Tropical forests are among the most biodiverse areas on Earth. They contribute to ecosystem functions, including regulating water flow and maintaining one of the most important carbon sinks on the planet, and provide resources for important economic activities, such as timber and nontimber products and fish and other food. Rainforests are not empty of human population and are sites of ethnically and culturally diverse cultures that are responsible for many human languages and dialects. They also provide resources for important economic activities, such as timber and nontimber products. However, tropical deforestation caused by the expansion of agricultural activities and unsustainable logging continues at very high levels. The causes of forest loss vary by region. Livestock is the main driver in the Amazon, but commercial plantations (soybeans, sugar cane, and other tradable crops) also have an impact on deforestation, in many cases associated with violent conflicts over land tenure. In Southeast Asia, logging motivated by the tropical timber trade plays an important role, although palm oil plantations are an increasing cause of deforestation. In Africa, large-scale agricultural and industrial activities are less important, and the most critical factor is the expansion of subsistence and small-scale agriculture. However, trade-oriented activities, such as cocoa and coffee plantations in West Africa and logging in Central Africa, are becoming increasingly important. Public policies have a strong influence on these changes in land use, from traditional community-based livelihood practices to for-profit livestock, cultivation, and timber extraction. Investments in infrastructure, tax and credit incentives, and institutional structures to stimulate migration and deforestation represent economic incentives that lead to deforestation. Poor governance and a lack of resources and political will to protect the traditional rights of the population and environmental resources are another cause of the continuous reduction of tropical forests. Consequently, deforestation prevents the expansion of economic activities that could be established without threats to the remnants of native forest. There are also negative social consequences for the local population, which suffers from the degradation of the natural resources on which their production is based, and is hampered by air pollution caused by forest fires. In some situations, a vicious cycle is created between poverty and deforestation, since the expansion of the agricultural frontier reduces the forest areas where traditional communities once operated, but without generating job opportunities. New approaches are required to reverse this paradigm and to lay the foundation for a sustainable economy based on the provision of ecosystem services provided by tropical forests. These include (a) better governance and public management capacity, (b) incentives for economic activities compatible with the preservation of the tropical forest, and (c) large-scale adoption of economic instruments to support biodiversity and ecosystem services. Public policies are necessary to correct market failures and incorporate the values of ecosystem services in the land use decision process. In addition to penalties for predatory actions, incentives are needed for activities that support forest preservation, so the forest is worth retaining rather than clearing. Improving governance capacity, combining advanced science and technology with traditional knowledge, and improving the management of existing activities can also help to ensure sustainable development in tropical forest regions.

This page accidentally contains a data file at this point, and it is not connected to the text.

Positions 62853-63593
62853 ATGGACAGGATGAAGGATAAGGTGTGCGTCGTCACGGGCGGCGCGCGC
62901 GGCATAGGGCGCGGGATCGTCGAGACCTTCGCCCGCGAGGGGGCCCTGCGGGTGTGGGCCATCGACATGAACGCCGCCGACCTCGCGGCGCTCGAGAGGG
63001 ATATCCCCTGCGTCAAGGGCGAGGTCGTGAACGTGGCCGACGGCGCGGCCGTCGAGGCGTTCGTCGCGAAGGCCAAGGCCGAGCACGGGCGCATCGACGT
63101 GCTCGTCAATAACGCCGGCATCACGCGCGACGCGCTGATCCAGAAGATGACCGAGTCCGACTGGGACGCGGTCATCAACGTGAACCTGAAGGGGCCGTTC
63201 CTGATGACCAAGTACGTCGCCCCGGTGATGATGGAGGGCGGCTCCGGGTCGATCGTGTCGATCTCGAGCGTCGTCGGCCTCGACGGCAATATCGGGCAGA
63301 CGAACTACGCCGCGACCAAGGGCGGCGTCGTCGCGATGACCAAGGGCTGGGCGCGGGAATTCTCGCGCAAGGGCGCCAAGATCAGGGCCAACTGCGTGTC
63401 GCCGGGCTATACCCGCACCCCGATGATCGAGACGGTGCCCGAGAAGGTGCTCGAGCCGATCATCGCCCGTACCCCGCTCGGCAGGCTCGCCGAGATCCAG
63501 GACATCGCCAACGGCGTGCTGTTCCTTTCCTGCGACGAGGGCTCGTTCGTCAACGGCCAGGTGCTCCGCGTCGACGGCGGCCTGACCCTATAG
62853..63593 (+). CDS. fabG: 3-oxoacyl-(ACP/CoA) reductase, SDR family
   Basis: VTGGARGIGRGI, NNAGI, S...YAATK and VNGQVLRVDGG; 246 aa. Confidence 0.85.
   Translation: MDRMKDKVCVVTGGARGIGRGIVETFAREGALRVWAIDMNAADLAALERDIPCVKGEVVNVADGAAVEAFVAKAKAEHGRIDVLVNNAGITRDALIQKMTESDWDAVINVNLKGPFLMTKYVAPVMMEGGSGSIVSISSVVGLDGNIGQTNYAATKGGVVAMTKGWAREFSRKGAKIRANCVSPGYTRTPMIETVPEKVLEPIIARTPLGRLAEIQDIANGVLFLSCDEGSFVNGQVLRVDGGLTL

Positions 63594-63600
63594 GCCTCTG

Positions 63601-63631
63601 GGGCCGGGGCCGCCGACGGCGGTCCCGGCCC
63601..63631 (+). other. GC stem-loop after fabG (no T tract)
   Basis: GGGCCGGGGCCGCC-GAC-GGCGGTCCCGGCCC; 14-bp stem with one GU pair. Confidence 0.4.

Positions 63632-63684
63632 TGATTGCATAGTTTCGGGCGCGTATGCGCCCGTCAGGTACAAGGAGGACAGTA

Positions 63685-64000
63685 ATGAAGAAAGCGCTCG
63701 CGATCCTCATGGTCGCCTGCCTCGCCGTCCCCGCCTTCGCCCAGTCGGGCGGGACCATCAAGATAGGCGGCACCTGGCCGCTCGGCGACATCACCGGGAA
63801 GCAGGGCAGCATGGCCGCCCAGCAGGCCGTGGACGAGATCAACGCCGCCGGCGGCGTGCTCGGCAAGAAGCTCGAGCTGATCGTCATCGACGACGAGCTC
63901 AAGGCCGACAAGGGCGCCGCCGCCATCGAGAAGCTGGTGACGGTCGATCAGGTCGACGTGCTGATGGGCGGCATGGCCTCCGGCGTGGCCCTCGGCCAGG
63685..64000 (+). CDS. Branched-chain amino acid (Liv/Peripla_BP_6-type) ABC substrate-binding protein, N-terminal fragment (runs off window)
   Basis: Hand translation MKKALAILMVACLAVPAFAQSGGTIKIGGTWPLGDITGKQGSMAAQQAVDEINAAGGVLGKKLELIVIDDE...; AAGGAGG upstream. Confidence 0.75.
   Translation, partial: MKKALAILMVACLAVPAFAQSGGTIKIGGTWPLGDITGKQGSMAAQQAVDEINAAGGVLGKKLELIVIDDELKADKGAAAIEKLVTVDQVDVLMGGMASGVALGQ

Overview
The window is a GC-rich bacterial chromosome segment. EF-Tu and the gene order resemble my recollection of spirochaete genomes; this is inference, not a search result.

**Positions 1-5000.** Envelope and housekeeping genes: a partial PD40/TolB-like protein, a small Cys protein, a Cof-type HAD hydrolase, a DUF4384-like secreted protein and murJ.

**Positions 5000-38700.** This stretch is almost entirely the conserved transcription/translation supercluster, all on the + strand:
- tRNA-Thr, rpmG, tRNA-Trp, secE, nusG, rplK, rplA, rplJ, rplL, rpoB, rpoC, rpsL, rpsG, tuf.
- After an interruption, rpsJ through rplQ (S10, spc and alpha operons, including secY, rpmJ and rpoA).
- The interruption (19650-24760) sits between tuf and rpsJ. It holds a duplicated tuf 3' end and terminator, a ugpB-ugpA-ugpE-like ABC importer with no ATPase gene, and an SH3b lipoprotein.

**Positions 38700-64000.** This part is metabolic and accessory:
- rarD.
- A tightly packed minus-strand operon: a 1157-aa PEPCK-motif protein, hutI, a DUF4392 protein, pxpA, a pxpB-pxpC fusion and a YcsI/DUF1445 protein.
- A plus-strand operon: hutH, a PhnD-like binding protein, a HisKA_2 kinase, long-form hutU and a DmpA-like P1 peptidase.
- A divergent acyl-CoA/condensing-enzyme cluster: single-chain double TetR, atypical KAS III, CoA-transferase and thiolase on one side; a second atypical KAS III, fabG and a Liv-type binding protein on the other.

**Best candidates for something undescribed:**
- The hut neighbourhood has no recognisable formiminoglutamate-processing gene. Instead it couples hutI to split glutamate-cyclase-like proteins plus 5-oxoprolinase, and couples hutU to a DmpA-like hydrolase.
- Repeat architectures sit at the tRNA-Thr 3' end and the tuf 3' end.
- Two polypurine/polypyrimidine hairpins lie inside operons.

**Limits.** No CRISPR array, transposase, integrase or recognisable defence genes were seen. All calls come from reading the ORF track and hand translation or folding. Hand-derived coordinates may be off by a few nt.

Environmental Degradation, Tropical Diseases, and Economic Development